One half of the 2100 MBA's surveyed by Students for Responsible Business said they were willing to accept a lower salary position with a more socially responsible firm.
The 1999 Cone/Roper Cause Related Trends Report found that 62% of consumers are likely to switch to retailers who support good causes.
In 1999, only 39% of Americans had invested in the stock market.
Domini Social 400 index has outpaced the Standard & Poor 500 since 1990.
In 1999, $2.16 trillion was invested in at least one of the three areas of social investing.
Socially responsible investment assets grew at twice the rate of all assets under professional management in the United States between 1997-1999.
In 1999, the total assets and investments of community development financial institutions was $5.4 billion.
Community investing grew 35 percent from 1997-1999 from $4 billion to $5.4 billion.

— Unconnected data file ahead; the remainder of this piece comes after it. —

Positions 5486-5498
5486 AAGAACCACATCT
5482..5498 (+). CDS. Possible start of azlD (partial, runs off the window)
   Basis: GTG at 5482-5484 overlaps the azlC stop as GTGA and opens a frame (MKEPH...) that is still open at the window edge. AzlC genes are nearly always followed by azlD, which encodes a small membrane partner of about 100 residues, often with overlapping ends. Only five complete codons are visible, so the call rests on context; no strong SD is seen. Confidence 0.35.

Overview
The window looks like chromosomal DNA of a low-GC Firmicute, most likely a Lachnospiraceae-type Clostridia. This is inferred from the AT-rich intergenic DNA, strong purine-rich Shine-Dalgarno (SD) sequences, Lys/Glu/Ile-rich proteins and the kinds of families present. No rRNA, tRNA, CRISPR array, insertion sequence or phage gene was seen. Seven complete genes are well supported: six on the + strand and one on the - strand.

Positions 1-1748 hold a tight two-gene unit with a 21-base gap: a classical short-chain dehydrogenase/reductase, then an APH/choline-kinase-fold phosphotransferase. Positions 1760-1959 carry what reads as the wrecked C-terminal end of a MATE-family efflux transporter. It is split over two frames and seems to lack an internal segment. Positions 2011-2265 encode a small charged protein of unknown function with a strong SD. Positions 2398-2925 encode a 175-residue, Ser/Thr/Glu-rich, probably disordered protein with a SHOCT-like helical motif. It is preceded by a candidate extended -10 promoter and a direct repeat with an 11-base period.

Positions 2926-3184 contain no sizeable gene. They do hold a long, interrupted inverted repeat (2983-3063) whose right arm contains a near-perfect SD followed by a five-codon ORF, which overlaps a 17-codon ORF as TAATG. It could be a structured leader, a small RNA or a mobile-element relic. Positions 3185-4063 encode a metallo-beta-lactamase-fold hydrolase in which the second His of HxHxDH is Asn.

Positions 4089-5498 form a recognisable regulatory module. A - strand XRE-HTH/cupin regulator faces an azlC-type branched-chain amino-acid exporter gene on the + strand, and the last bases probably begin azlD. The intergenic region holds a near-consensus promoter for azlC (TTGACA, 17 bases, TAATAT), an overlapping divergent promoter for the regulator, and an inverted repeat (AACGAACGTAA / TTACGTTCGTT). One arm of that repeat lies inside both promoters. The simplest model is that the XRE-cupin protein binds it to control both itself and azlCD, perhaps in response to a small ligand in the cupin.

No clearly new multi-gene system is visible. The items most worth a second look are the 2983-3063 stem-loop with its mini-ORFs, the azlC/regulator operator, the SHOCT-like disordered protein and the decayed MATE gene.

Community Development banks are the most common area of social investing.
Social Investment Forum launched a program to encourage community investment asking that 1 percent of all social investments be designated to community investing.
In 1999 alone, 220 corporate social shareholder resolutions were issued, 25 percent of which were because of environmental concerns.
Amount of funds controlled by investors involved in shareholder advocacy rose from $736 billion to $922 billion between 1997-99.
In 1999 there were 175 screened mutual funds as compared to 55 screened mutual funds in 1995.
Of all socially screened funds, 96 percent are void of tobacco holdings.
Eighty-eight percent of screened assets use three or more screens.
In 1999 management in screened portfolios for socially concerned investors totaled $1.5 billion up 183 percent from 1997.
Socially screened mutual funds are twice as likely to receive top morningstar ratings than non-screened mutual funds.